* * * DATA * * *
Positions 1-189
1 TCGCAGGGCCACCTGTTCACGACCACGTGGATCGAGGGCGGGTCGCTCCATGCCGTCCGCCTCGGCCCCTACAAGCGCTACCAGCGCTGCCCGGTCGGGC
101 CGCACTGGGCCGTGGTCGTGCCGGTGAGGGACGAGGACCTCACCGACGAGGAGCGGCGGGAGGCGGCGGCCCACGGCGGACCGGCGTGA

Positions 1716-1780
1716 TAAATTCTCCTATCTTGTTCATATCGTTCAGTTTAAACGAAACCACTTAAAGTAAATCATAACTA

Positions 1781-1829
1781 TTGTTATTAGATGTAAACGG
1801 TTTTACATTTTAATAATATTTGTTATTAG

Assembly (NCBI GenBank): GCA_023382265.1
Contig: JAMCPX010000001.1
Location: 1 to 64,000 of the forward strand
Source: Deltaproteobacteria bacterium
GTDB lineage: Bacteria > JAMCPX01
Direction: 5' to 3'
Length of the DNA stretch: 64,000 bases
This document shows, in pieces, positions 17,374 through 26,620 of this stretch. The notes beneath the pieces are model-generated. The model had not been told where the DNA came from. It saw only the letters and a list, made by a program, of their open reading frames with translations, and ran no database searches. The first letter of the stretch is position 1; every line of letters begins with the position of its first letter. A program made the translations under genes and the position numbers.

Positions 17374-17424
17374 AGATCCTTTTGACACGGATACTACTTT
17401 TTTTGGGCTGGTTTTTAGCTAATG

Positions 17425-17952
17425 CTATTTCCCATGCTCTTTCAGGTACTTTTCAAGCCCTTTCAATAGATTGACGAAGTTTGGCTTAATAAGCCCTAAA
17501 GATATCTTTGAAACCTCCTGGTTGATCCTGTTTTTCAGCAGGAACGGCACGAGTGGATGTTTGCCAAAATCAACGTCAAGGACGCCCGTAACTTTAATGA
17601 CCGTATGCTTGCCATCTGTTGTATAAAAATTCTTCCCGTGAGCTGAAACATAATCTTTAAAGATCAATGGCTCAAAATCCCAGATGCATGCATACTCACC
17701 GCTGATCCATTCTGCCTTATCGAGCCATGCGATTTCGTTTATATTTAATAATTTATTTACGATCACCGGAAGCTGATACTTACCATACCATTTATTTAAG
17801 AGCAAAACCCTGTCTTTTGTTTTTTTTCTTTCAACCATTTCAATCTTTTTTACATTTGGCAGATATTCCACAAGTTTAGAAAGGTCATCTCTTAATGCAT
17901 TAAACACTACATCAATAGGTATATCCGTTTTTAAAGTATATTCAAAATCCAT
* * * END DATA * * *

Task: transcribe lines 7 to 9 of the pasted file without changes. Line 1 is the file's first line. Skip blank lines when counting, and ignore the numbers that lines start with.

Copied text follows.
1781 TTGTTATTAGATGTAAACGG
1801 TTTTACATTTTAATAATATTTGTTATTAG

Assembly (NCBI GenBank): GCA_023382265.1